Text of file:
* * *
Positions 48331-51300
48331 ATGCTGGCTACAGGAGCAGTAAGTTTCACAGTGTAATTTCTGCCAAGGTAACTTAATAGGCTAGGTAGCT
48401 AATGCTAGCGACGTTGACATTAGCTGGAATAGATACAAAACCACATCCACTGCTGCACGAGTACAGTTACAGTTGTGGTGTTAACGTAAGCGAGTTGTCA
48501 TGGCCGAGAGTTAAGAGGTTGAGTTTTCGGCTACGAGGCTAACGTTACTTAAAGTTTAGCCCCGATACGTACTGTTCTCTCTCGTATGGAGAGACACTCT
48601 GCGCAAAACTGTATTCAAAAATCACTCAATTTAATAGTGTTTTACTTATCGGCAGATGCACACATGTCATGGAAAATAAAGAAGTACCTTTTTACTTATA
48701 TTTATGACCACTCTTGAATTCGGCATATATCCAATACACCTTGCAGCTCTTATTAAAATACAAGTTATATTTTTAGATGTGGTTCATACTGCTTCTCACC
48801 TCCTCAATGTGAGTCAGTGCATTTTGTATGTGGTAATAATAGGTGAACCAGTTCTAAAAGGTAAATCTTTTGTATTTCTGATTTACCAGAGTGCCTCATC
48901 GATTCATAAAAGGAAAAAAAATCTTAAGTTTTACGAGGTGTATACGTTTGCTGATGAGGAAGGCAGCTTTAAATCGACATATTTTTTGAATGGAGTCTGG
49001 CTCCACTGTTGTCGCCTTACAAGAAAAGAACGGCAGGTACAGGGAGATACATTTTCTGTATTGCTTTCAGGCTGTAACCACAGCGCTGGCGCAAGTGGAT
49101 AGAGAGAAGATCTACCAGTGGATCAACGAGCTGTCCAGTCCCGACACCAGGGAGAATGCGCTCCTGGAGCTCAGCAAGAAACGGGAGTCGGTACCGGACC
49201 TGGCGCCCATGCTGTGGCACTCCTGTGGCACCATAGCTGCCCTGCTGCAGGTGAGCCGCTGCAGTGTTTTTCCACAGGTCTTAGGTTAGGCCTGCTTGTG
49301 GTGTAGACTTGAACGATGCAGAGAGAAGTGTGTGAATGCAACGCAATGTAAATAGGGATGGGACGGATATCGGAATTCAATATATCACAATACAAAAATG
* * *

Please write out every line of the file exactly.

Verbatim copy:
Positions 48331-51300
48331 ATGCTGGCTACAGGAGCAGTAAGTTTCACAGTGTAATTTCTGCCAAGGTAACTTAATAGGCTAGGTAGCT
48401 AATGCTAGCGACGTTGACATTAGCTGGAATAGATACAAAACCACATCCACTGCTGCACGAGTACAGTTACAGTTGTGGTGTTAACGTAAGCGAGTTGTCA
48501 TGGCCGAGAGTTAAGAGGTTGAGTTTTCGGCTACGAGGCTAACGTTACTTAAAGTTTAGCCCCGATACGTACTGTTCTCTCTCGTATGGAGAGACACTCT
48601 GCGCAAAACTGTATTCAAAAATCACTCAATTTAATAGTGTTTTACTTATCGGCAGATGCACACATGTCATGGAAAATAAAGAAGTACCTTTTTACTTATA
48701 TTTATGACCACTCTTGAATTCGGCATATATCCAATACACCTTGCAGCTCTTATTAAAATACAAGTTATATTTTTAGATGTGGTTCATACTGCTTCTCACC
48801 TCCTCAATGTGAGTCAGTGCATTTTGTATGTGGTAATAATAGGTGAACCAGTTCTAAAAGGTAAATCTTTTGTATTTCTGATTTACCAGAGTGCCTCATC
48901 GATTCATAAAAGGAAAAAAAATCTTAAGTTTTACGAGGTGTATACGTTTGCTGATGAGGAAGGCAGCTTTAAATCGACATATTTTTTGAATGGAGTCTGG
49001 CTCCACTGTTGTCGCCTTACAAGAAAAGAACGGCAGGTACAGGGAGATACATTTTCTGTATTGCTTTCAGGCTGTAACCACAGCGCTGGCGCAAGTGGAT
49101 AGAGAGAAGATCTACCAGTGGATCAACGAGCTGTCCAGTCCCGACACCAGGGAGAATGCGCTCCTGGAGCTCAGCAAGAAACGGGAGTCGGTACCGGACC
49201 TGGCGCCCATGCTGTGGCACTCCTGTGGCACCATAGCTGCCCTGCTGCAGGTGAGCCGCTGCAGTGTTTTTCCACAGGTCTTAGGTTAGGCCTGCTTGTG
49301 GTGTAGACTTGAACGATGCAGAGAGAAGTGTGTGAATGCAACGCAATGTAAATAGGGATGGGACGGATATCGGAATTCAATATATCACAATACAAAAATG